|“Suarez, whose judgment is equivalent to that of an entire university.” –Edward Healy Thompson|
While the majority of his ideas are beyond my own ability to critique or absorb, and even though the majority of his works appear to remain untranslated into English for our benefit, there are a few oddities about his legacy that are relevant to the subject at hand. One of his obsessions was developing the theology concerning the Blessed Virgin, particularly the nature and extent of the graces imparted to her. The commonly found opinion that the graces of the Virgin are greater than the graces of all the angels and saints combined appears to have originated with Fr. Suárez. He also developed the idea of the Order of the Hypostatic Union, which he uses in his Life of Christ to describe the graces give to St. Joseph:
There are certain ministries which pertain precisely to the order of sanctifying grace, and in this order, I see that the apostles occupy the place of highest dignity, and that in such a place, gifts of grace are necessary (above all of wisdom and of grace: gratis data) superior to the gifts of others. There are, however, other ministries found within the order of the hypostatic union (an order of itself more perfect, as we have said elsewhere, treating of the dignity of the Mother of God) and, in my opinion, it is within this order that the ministry of St. Joseph must be situated, even if it occupies the lowest place there; and for this reason, his is a dignity superior to the highest in other orders because he is in a higher order. (De mysteriis vitae Christi in tertiam partem divi Thomae, tomus secundus, disp. VIII, Sec. 1.; quoted by Don Joachin Ferrer Arellano, “The Virginal Marriage of Mary and Joseph according to Bl. John Duns Scotus,” in Blessed John Duns Scotus and His Mariology (2009), p. 383, note 33)I.108.6) describing the celestial hierarchy of the angels, but I have found no original reference in Thomas to this particular order. The twentieth-century Thomist Fr. Garrigou-Lagrange says that the ordained divine power operates within three orders: the natural, the supernatural, and that of the hypostatic union (cf. Christ the Savior, p. 88). This third order is something that operates above and beyond even the already extraordinary order of sanctifying grace; the super-supernatural realm, if you will, in which the mystery of God made Man takes place.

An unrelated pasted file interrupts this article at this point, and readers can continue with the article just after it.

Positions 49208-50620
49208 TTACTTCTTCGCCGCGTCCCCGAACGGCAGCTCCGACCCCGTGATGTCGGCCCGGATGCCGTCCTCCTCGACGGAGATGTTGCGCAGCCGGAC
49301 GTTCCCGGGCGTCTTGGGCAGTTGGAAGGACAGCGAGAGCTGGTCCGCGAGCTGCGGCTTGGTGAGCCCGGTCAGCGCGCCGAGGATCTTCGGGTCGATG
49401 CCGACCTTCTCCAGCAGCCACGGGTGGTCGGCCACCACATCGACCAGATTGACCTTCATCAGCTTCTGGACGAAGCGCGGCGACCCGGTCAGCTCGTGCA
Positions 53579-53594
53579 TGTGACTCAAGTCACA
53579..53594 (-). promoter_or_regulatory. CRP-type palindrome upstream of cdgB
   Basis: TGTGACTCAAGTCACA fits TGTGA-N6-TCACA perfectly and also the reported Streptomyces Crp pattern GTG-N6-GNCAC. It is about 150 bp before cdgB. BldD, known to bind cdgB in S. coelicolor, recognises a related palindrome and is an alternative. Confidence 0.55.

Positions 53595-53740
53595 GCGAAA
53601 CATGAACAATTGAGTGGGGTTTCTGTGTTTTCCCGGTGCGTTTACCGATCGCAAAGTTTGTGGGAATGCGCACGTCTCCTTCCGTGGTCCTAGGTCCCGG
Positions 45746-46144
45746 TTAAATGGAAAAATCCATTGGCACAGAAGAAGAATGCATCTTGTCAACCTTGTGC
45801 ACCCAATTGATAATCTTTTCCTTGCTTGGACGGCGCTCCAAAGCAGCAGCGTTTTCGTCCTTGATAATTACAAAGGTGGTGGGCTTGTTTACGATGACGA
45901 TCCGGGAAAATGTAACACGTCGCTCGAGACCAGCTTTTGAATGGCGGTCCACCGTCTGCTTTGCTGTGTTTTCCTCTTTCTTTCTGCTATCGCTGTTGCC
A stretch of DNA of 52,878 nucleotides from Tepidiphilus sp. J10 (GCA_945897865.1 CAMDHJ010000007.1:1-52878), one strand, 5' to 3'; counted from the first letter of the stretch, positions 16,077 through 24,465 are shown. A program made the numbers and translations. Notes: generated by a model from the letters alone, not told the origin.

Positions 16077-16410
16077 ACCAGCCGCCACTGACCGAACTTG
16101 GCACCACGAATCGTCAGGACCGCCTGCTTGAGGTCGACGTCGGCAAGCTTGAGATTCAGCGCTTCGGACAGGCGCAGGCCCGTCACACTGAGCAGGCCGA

This third realm is where the Blessed Virgin received such graces as to exceed the combined graces of all the blessed in Heaven, by virtue of her Divine Maternity. It is also where St. Joseph supposedly received the graces to exceed all other saints, by virtue of being the spouse of the Virgin, and by the necessity of performing the ministry of protector of the Incarnate Word.
It is an interesting work of theological speculation, to be sure. Many later Thomists, like Garrigou-Lagrange, seem to take the Order of the Hypostatic Union as a given. Edward Healy Thompson popularized—and perhaps banalized—it in his Life and Glories. Taylor Marshall has blogged in recent years about the importance of this order in regards to Josephology.
Unfortunately, it is an idea that seems to be used as a sort of “black box” for theological speculations. I have not found any precisely agreed upon definition of the Order of the Hypostatic Union, and it seems to morph slightly depending on the theologian using it. Garrigou-Lagrange uses it occasionally when writing about Christ, but most often it is used to defend the hyper-exaltation of Joseph among the saints.
If Joseph is hyper-exalted because of his proximity to the mystery of the hypostatic union, why not also John the Baptist (who preached the Incarnate Word even from the womb), or Elizabeth (who named the pregnant Mary the mother of her Lord), or Simeon (who circumcised the Christ Child), or Joachim and Anne (the parents of the Second Eve), or David (ancestor and messianic type of Jesus), or Gabriel (who announced the Incarnation itself)? It’s a fascinating idea in concept, but I do not think it predates Suárez in any substantial way, and it has only really gained traction among Josephite devotees.
The influence of Francisco Suárez on later Josephology should not be underestimated, although he was part of a much larger devotional movement. His own work is largely neglected outside of the few remaining Thomistic schools, and even then he rarely seems to be studied in his own right. One wonders if he had any inkling that his many volumes of work would be forgotten aside from a few developments in Marian and Josephite devotion.
|St. Joseph, honorary member of the Order of the Hypostatic Union, pray for us!|